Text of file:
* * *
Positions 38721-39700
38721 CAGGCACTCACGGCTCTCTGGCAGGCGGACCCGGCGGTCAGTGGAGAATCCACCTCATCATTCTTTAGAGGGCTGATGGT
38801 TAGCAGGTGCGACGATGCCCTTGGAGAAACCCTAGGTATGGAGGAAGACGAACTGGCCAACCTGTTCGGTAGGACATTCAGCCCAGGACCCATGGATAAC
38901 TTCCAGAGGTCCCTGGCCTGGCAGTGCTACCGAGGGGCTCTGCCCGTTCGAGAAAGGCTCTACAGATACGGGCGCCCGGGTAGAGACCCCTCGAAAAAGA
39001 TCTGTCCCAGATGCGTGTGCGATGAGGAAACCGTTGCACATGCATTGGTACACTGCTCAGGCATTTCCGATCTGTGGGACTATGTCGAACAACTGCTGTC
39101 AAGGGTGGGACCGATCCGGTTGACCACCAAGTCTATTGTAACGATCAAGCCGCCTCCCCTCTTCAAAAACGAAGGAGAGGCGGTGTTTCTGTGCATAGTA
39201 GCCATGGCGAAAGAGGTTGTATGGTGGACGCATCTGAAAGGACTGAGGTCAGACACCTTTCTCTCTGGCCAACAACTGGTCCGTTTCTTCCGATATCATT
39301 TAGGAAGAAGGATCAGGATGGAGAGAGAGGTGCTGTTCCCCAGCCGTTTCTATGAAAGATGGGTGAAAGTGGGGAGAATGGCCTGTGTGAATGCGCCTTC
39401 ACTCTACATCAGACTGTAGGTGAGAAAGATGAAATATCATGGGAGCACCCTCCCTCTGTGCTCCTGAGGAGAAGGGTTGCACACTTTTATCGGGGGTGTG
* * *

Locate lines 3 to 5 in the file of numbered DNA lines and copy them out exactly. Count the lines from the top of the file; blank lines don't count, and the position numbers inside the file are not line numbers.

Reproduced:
38801 TAGCAGGTGCGACGATGCCCTTGGAGAAACCCTAGGTATGGAGGAAGACGAACTGGCCAACCTGTTCGGTAGGACATTCAGCCCAGGACCCATGGATAAC
38901 TTCCAGAGGTCCCTGGCCTGGCAGTGCTACCGAGGGGCTCTGCCCGTTCGAGAAAGGCTCTACAGATACGGGCGCCCGGGTAGAGACCCCTCGAAAAAGA
39001 TCTGTCCCAGATGCGTGTGCGATGAGGAAACCGTTGCACATGCATTGGTACACTGCTCAGGCATTTCCGATCTGTGGGACTATGTCGAACAACTGCTGTC